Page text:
Influence of the oestrous cycle on electrolyte excretion in the mare
Article first published online: 10 JUN 2010
© 1995 EVJ Ltd
Equine Veterinary Journal
Volume 27, Issue S18, pages 388–391, May 1995
How to Cite
KINSLOW, P., HARRIS, P., GRAY, J. and ALLEN, W. R. (1995), Influence of the oestrous cycle on electrolyte excretion in the mare. Equine Veterinary Journal, 27: 388–391. doi: 10.1111/j.2042-3306.1995.tb04958.x
- Issue published online: 10 JUN 2010
- Article first published online: 10 JUN 2010
- equine rhabdomyolysis syndrome;
Equine rhabdomyolysis syndrome (ERS) has been reported to occur more frequently around oestrus. Because electrolyte imbalances have been implicated in pathogenesis, this preliminary study was designed to investigate the possible influence of concentrations of reproductive hormones, progesterone and oestradiol-17β upon the 24 h%FE values of certain electrolytes. Over a 35 day period, daily plasma progesterone concentrations were measured in 4 mature Thoroughbred mares and serum oestradiol-17β concentrations in 3 of the mares. At various times during oestrus and dioestrus, 24 h urine collections were carried out and mean 24 h %FE values were determined, in each individual, for sodium (Na), potassium (K), chloride (CI), calcium (Ca), phosphate (PO4) and magnesium (Mg).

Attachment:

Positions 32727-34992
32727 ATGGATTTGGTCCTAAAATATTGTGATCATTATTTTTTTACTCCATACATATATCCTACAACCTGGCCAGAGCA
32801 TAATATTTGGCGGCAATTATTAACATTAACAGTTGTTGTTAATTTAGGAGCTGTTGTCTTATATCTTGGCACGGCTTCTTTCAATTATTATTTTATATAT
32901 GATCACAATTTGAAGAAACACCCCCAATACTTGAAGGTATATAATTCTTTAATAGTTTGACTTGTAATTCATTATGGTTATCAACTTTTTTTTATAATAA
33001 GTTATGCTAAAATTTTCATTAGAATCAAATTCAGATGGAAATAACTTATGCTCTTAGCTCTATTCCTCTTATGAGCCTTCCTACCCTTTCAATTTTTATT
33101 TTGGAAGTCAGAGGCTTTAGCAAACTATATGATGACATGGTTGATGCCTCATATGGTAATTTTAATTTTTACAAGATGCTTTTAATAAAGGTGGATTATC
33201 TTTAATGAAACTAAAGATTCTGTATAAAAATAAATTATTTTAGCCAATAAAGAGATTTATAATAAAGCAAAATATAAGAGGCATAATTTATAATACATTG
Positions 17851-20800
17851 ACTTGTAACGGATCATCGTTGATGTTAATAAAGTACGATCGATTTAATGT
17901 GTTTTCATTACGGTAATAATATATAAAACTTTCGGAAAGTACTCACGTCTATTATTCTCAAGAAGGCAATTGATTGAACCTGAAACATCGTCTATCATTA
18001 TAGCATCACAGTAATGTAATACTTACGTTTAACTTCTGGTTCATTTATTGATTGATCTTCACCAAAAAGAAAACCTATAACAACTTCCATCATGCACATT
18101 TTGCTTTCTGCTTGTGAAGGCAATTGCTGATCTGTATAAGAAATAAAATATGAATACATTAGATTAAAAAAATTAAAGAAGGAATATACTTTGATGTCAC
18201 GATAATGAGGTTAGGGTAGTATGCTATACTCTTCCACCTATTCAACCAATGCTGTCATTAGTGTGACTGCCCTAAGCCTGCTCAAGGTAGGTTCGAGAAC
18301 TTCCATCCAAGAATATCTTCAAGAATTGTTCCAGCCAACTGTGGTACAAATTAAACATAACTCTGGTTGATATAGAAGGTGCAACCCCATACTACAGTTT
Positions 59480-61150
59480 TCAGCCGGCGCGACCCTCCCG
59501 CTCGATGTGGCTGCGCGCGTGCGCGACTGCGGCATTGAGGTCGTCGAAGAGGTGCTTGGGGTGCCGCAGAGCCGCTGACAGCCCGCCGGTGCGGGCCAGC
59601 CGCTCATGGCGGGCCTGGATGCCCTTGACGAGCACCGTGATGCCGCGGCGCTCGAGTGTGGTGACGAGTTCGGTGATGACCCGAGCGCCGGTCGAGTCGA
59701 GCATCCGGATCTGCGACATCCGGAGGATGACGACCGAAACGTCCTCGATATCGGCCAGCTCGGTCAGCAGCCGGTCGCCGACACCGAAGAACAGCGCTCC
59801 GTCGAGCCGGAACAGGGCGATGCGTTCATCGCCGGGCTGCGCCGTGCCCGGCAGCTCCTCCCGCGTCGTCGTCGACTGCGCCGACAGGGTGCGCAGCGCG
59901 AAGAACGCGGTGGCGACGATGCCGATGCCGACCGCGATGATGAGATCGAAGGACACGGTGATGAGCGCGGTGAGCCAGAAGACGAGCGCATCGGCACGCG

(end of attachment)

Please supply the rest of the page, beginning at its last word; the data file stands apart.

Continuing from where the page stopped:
Although the mares were maintained on a constant dietary intake of electrolytes, group mean %FE values showed cyclical trends which appeared to fluctuate in relation to the stage of the cycle. Large and relatively sudden increases in the volumetric urinary excretion of Na, Ca and Mg (mmol/24 h) were seen in samples collected during the period from 2 days preceding to 4 days following oestrus, compared to the rest of the cycle. Significant correlations were found, in one or more individual animals, between progesterone concentrations and 24 h %FE values for Na, K, Cl, Ca and PO4 and between serum oestradiol-17β concentrations and Ca, Mg and Cl. This suggests that ovarian steroid hormones may exert an influence on urinary excretion of electrolytes in the mare. Such an influencecould be correlated, in certain individuals, to a significant effect on electrolyte status which, in turn, could potentially result in an increased risk of ERS at particular times of the oestrous cycle.